3. 3. Journal of Economics and Sustainable Development www.iiste.org ISSN 2222-1700 (Paper) ISSN 2222-2855 (Online) Vol.4, No.9, 2013 175 supportive environment for the incubates (entrepreneurship aspirants) through their early stages of setting up their ventures (Al-Wugayan, 2009). It is designed to hatch small-scale ventures as it is endowed with several facilities such as offices, management support, counselling, and knowledge – a situation that allows entrepreneurs to concentrate on carrying out their business plans in order to have high success rates (Ibicioglu, Baysal & Ozkul, 2008). The equivalent of the “incubator” in Nigeria is the National Directorate of Employment (NDE) which encourages Nigerian youths to go into self-employment. Certain notions exist about entrepreneurship. First, it is an essential determinant of economic growth; entrepreneurial functions involve creation and innovation; and entrepreneurship can be taught (Williams, 1983). If entrepreneurship can be taught, which areas might be included in the curricula, and which should receive greater emphasis? There are four primary areas in which successful entrepreneurs must be developed. These are (a) content (b) skills and behavior, (c) mentality and (d) personality. Content, skills and behavior and mentality skills are referred to as area of creative knowledge; this is because knowledge is brought into existence during the creation and subsequent management of growing business entities (Young, 1993). The essential domains of knowledge include (a) financial/cash management, (b) engineering, (c) accounting, etc, in the area of content. Leadership, communication and human relations are some of the skills and behaviours deemed essential. Creativity, opportunistic thinking, vision and positive thinking are examples of required mentality attributes. Self-motivation, propensity for risk-taking and deep-seated ethical values are required in terms of personality characteristics (Young, 1993). Universities all over the world are regarded as the citadel for academic entrepreneurship education (Al- Wugayan, 2009). University syllabi entailing entrepreneurship training raise entrepreneurship tendencies in young people. Young people are considered as potential entrepreneurs. In essence, higher education is the key for entrepreneurs. The highest rate of entrepreneurship age group is between 25 and 34 ((bicioglu, 2008; GEM, 2006; 22). There is a strong relation between education level and entrepreneurship (Ibicioglu, 2008; & Celik, 2006). Gupta, et al 92008) noted that more males are into entrepreneurship than females. LITERATURE REVIEW: OPEN AND DISTANCE LEARNING AND ENTREPRENEURSHIP Open and Distance Learning (ODL) has shown tremendous growth during the last few decades due to its unique feature of being a user’s friendly system. It is being employed in both developed and especially, in developing countries in contributing to national development through a mission-mode approach and has three main advantages, vis (a) increased access, (b better learning, and (c) cost-effectiveness (Sharma and Sindhwani, 2005). Increased access is a great strength of ODL in that it is capable of reaching marginalized and under-represented groups, regardless of their barriers to education, whether social, political, ethnic or geographical. An even greater strength of ODL is that it can be conducted at scale with consistency. With ODL it becomes possible to widen access to education and raise quality at the same time, thus making ODL a powerful tool for development; it ultimately helps in building the capacities of learners, and by extension, the nation in all areas, including its economy (Sharma and Sindhwani, 2005). Open and Distance Learning (ODL) is the delivery of learning or training to learners where the educator is far removed from the learners by distance and time. ODL functions with the help of a plethora of interactive ICT- based media such as printed materials, audio-video programmes, teleconferencing, internet and face-to-face (F2F) interactions, academic counselling, assignments, project work, practical work, etc. ODL can be integrated with conventional (formal ) approaches to create flexible learning, and can also operate independently (Sharma and Sindhwani, 2005). ODL is a vibrant tool for Capacity Building (CB) especially in developing countries. CB is a feature of education in emergencies and reconstruction (Sharma and Sindhwani, 2005). The principal capacities that are required to be built among learners of ODL include:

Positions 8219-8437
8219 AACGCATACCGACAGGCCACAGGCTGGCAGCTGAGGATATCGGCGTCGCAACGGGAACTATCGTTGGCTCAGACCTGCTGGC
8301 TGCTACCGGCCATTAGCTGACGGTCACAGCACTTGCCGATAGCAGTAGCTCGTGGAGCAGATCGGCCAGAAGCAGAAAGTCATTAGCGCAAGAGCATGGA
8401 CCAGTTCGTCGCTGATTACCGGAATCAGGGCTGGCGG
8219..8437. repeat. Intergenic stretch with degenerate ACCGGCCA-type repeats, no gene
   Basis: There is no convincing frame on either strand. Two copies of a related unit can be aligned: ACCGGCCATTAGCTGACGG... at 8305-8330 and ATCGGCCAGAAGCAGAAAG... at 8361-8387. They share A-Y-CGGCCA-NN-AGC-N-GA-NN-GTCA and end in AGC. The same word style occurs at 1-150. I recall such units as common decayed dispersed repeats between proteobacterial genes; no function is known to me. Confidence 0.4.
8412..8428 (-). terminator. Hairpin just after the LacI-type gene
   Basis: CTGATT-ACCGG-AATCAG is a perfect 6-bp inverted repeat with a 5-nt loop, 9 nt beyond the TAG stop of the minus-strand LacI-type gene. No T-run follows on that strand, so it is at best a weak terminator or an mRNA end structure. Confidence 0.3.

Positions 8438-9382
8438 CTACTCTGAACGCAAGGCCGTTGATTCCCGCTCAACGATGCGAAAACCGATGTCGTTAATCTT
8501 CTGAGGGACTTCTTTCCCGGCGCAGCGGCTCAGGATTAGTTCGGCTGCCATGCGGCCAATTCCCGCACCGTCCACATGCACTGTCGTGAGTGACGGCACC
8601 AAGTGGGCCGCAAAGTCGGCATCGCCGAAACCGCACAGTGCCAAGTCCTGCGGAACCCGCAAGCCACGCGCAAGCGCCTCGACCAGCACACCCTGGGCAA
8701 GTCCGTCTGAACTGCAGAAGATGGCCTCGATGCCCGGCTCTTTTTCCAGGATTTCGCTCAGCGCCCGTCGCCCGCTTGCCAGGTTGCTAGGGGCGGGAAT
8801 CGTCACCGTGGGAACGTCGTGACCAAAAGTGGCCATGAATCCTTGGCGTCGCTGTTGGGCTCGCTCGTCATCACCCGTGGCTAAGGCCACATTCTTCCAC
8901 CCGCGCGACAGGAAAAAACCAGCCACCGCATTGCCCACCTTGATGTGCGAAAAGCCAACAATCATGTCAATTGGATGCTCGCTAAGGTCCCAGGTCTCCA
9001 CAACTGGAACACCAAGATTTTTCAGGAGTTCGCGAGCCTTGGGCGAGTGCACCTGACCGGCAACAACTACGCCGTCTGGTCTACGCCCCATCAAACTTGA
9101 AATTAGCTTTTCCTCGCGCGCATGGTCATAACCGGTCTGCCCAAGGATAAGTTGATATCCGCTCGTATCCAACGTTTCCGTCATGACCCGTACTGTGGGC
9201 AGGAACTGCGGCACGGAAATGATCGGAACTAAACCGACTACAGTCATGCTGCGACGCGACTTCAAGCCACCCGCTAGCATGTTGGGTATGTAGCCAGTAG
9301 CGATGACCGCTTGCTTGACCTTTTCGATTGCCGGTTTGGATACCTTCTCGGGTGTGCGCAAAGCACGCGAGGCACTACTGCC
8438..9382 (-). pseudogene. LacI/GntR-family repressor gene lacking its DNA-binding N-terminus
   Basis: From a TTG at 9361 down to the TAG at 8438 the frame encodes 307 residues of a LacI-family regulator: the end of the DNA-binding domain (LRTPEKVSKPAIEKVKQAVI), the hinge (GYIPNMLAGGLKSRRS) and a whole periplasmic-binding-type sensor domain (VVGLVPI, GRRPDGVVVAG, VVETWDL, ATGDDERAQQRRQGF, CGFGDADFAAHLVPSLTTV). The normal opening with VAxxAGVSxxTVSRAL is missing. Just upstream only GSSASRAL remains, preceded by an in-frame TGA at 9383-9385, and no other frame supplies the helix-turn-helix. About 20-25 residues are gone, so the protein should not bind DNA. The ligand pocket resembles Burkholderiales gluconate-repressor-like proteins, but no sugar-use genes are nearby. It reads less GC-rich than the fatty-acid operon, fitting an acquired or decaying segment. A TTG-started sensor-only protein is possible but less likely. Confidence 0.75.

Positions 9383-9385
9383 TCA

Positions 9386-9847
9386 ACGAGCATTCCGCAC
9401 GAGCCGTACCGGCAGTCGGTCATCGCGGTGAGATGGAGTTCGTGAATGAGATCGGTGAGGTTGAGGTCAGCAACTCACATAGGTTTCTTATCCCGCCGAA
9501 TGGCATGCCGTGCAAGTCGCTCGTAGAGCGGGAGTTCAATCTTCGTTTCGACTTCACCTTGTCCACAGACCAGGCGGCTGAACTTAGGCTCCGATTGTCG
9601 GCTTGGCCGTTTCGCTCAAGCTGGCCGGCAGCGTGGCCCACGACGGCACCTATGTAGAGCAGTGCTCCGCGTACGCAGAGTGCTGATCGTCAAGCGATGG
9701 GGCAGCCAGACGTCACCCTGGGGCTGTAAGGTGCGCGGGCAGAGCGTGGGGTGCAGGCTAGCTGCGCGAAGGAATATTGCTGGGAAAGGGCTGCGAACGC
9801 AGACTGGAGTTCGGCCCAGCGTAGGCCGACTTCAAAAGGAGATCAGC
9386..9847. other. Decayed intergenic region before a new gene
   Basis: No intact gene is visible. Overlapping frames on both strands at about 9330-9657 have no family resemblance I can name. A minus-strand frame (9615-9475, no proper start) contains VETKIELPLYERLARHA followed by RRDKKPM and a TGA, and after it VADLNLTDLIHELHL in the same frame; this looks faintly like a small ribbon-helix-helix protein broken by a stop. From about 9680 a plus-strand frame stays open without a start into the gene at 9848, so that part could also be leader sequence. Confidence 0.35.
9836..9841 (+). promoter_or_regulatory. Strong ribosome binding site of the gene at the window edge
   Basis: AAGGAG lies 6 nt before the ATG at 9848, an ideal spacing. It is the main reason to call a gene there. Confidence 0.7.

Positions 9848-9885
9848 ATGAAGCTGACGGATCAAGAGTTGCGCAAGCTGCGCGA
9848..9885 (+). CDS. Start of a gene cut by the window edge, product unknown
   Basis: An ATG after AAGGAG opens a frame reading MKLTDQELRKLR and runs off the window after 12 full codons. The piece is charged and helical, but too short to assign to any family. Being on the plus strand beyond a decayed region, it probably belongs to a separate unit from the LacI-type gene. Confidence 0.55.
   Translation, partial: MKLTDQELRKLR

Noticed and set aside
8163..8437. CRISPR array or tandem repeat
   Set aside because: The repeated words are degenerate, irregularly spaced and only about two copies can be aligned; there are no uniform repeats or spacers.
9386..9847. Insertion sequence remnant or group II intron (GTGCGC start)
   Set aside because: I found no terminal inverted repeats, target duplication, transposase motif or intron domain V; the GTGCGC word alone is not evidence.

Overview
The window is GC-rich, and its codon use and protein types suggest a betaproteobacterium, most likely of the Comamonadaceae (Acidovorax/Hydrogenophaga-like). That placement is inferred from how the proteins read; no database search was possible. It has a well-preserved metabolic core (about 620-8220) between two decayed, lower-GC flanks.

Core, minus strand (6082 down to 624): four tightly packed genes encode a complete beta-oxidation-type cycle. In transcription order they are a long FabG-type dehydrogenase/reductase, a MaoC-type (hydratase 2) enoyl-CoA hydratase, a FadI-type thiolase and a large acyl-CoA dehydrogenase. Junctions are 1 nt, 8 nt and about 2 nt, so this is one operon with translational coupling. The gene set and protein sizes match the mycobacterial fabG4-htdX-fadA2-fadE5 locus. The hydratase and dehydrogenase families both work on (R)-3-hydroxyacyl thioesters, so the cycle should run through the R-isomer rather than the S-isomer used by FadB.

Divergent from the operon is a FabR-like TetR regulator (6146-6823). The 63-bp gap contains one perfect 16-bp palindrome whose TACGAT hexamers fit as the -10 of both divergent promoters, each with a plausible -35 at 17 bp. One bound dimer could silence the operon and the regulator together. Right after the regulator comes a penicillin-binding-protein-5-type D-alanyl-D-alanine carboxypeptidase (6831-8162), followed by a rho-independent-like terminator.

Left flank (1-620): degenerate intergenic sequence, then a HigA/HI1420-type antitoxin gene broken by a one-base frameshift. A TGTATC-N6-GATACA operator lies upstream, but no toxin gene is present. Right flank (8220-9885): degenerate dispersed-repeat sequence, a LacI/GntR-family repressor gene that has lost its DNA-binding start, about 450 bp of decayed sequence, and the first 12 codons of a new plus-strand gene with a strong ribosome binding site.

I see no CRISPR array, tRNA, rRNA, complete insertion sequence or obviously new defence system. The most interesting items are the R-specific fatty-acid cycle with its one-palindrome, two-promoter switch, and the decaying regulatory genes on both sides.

4. 4. Journal of Economics and Sustainable Development www.iiste.org ISSN 2222-1700 (Paper) ISSN 2222-2855 (Online) Vol.4, No.9, 2013 176 The capacity for creativity and innovation; The capacity to use latest technology; The capacity for research and enquiry; The capacity for moral leadership; and The capacity for entrepreneurship. Education, especially at the tertiary level is the fountainhead for the creation and adaptation of knowledge into technology. Knowledge is the base for creation of new products, new processes and services. Knowledge, in the twenty-first century has become a unit of economic currency. Universities in the USA are generally regarded as the pioneers of academic entrepreneurship education. With the introduction of the first MBA course under the title “Management of New Enterprises” in 1947, the foundation of entrepreneurship education at university level were laid. In 1953 Peter Drucker offered a course for “entrepreneurship innovation” at the University of New York and later published a book under the same title (Bicioglu et al, 2008). Ibicioglu et al (2008) also stated that university syllabi entailing entrepreneurship training raise the entrepreneurship tendency in young people. Hill (1988) and Donkels (1991) opined that university entrepreneurship training and education are intended to amplify the awareness and importance of entrepreneurship and business ventures as a better alternative for a future career. Majority of ODL students already had jobs before embarking on ODL studies; while some are employees, others are self-employed or employers of labour. Entrepreneurship studies which is part of the curricula of DLI is necessary to attune those in employed labour with the opportunity of seeing themselves in self-employment (entrepreneurship). In the same vein those already in some form of entrepreneurial endavours can use the newly acquired knowledge for improvement in their businesses. As ODL is gaining more grounds as a supplement or even substitute for formal education it can thus be a veritable tool in the gospel of entrepreneurship. METHODOLOGY Two hundred and fifty (250) copies of a structured questionnaire were distributed to DLI students who indicated they run their own businesses/were entrepreneurs. Of these, one hundred and sixty-five were returned correctly filled. The questions were deliberately designed in a simple, concise and direct manner to elicit personal information, the types of business engaged in, and how studies in DLI have affected their businesses. The rating scale of the questionnaire included multiple options such as a great impact, moderate impact or none. The data was analyzed using descriptive statistics and presented in bar and pie charts. RESULTS Of the total of two hundred copies of questionnaire randomly distributed among Distance Learning Institute (DLI) students who were entrepreneurs, one hundred and seventy-six were returned and of these only 165 were properly filled; this makes a valid return of 82.5%. From Figure 1 it can be seen that 81% of respondents were in the Business Administration cohort. This is in line with Al-Wigayan’s (2009) findings that business major students are usually more involved in entrepreneurial pursuits than non-business students. Figure 2 shows the highest number of entrepreneurs were in their Years 2, 3 and 5 of study. Figure 3 shows that 58% of respondents were male students while female students comprised of 42%. This is slightly in line with the findings of Gupta, et al (2008) that men had higher entrepreneurial intention scores compared with women when no stereotypical information about entrepreneurship was presented. The predominant age range as shown in Figure 4 falls within the range of 25 to 35 years. Ibicioglu, et al (2008) had fingered young people as potential entrepreneurs. The nature of business is stated in Figure 5 with trading (buying and selling) commending 51%. Manufacturing holds out at 13%. Others are hotels, GSM (Telecommunications services), travels, restaurant, schools (primary and secondary) and laundry/dry-cleaning business. Sixty-ne per cent (69%) of the businesses are single